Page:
NOV 19 (Milwaukee) - A crowd of some 15,000 is expected at State Fairgrounds here tomorrow to watch the Green Bay Packers close their home season against the Pittsburgh Steelers but the game was merely incidental to the rabid Packer fans. The fans are coming out tomorrow for form a rooting section for the veteran Tony Canadeo, who is leading the NFL in rushing and appears headed for the title. The 29-year old back, now in his ninth season with the Packers, has a comfortable 100-yard bulge on his nearest competitor, Steve Van Buren of the Eagles. Canadeo has piled through for 715 yards in 135 attempts against 618 yards in 163 attempts for Van Buren. The Steelers are rated a one-touchdown favorite over the Packers. Green Bay has drawn only 99,000 fans in five "home" games and no matter what happens here tomorrow at the gate, the Packer owners will need plenty of red ink. An old Steeler favorite will be in the Packer lineup, halfback Bob Cifers. The Steelers cut Cifers loose during training camp because of an infraction of the rules and he immediately signed with Green Bay.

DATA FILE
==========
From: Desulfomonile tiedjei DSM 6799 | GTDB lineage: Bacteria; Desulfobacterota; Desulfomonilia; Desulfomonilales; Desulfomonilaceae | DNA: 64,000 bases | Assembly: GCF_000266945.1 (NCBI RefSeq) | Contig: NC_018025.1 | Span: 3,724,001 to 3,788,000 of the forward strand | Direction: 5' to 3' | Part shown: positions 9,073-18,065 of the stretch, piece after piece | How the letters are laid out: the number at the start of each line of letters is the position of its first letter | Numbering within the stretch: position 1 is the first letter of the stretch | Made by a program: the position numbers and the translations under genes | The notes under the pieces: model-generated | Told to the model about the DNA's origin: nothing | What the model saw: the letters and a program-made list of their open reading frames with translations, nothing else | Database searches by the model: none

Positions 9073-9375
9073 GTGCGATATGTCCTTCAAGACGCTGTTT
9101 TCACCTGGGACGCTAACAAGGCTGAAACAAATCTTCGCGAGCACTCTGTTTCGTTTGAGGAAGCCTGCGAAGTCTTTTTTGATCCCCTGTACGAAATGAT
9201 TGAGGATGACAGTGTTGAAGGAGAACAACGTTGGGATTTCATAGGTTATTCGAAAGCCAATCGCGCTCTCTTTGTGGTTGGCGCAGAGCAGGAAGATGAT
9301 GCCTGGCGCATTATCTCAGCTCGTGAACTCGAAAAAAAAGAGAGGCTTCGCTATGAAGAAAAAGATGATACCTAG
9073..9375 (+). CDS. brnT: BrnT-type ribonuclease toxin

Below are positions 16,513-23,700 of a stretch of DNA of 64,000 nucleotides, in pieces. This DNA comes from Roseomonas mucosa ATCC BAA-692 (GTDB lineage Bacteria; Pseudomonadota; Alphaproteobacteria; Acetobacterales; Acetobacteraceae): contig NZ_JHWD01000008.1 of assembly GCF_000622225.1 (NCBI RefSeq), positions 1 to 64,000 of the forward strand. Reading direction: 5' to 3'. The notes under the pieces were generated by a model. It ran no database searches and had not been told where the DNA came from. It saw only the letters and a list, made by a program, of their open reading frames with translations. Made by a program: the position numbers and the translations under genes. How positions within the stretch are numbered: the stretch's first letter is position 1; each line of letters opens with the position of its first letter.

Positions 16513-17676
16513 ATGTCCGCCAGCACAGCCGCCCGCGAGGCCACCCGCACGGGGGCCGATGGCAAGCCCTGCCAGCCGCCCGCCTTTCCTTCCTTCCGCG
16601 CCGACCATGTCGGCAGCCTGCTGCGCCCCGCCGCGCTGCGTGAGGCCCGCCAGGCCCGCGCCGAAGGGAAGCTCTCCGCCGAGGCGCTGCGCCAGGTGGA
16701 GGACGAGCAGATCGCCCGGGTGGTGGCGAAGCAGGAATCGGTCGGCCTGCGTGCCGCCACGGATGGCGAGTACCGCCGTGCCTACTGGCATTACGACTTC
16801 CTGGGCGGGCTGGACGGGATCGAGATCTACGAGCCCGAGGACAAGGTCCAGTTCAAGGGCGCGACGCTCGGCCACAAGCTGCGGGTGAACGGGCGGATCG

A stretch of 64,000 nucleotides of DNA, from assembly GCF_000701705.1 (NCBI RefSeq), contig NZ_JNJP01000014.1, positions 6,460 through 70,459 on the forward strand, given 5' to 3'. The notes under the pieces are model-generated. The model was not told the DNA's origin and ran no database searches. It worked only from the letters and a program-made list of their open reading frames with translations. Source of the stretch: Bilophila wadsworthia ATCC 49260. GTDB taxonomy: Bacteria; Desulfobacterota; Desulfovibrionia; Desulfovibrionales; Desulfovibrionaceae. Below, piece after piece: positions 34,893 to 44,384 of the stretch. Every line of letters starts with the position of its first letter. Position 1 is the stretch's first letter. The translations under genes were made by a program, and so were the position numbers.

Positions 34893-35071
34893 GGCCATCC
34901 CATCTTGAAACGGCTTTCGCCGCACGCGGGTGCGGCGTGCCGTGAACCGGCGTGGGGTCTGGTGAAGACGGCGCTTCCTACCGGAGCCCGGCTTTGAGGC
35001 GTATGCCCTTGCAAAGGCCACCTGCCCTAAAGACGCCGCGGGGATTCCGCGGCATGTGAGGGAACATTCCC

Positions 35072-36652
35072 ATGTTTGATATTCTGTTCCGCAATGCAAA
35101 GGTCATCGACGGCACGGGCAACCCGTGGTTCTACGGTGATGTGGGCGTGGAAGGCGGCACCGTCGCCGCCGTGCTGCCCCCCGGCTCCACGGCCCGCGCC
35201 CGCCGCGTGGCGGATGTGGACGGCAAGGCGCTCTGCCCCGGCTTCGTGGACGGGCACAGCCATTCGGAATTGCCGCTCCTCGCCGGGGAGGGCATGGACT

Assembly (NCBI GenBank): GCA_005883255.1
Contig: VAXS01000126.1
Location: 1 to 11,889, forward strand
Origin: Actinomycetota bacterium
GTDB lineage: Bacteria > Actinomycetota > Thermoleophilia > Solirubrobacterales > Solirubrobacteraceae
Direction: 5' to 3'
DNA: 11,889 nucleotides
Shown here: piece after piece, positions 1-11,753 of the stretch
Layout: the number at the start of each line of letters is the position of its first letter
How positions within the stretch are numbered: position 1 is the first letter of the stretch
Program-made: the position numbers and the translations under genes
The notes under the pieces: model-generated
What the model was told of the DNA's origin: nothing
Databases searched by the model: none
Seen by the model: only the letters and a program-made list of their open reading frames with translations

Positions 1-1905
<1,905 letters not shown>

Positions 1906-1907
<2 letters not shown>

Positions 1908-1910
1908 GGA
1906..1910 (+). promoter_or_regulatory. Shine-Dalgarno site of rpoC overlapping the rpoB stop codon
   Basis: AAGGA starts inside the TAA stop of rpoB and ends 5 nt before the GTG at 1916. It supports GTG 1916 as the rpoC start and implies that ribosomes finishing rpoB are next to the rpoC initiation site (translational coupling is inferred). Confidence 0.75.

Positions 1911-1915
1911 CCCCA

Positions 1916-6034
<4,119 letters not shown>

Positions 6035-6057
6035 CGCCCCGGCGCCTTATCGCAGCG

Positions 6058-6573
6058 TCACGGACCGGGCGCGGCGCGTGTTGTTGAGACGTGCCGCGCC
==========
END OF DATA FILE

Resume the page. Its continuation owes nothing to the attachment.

NOV 19 (Washington) - President George Preston Marshall of the Washington Redskins today defended Green Bay, Wis., as "a fine football town which doesn't deserve the poor management it has received for its football team." The volatile boss of the Redskins was asked to comment on reports that the Green Bay Packers may have to give up their 29-year old franchise in the NFL. Marshall did more than comment; he exploded. "There's nothing wrong with Green Bay," he snorted. "The whole trouble is with the management. No amount of fan loyalty can overcome the mistakes of those who run the club." Marshall specifically lit into the Packers for playing so many "home" games in Milwaukee instead of at Green Bay. The town's stadium holds only 25,000 people but he said "that's plenty big enough for a profitable football team." He pointed out that the Packers do not have the stiff rental problem of other clubs. Marshall said the Packers drew better in their three games in Green Bay this year that did two-thirds of the teams playing professional football. He also tartly commented that he couldn't understand "why a man like Don Hutson isn't in the Green Bay picture anymore" - a blunt implication that he believes the Packers have ignored the advice and football knowledge of one of the National League's greatest all-time players. Hutson was an assistant coach for awhile after he retired as an active player, but he is no longer with the club in any capacity. "There are too many people picking on Green Bay," Marshall said. "It's about time somebody defended the town. Green Bay will still be in the NFL years after some of the other teams are forgotten."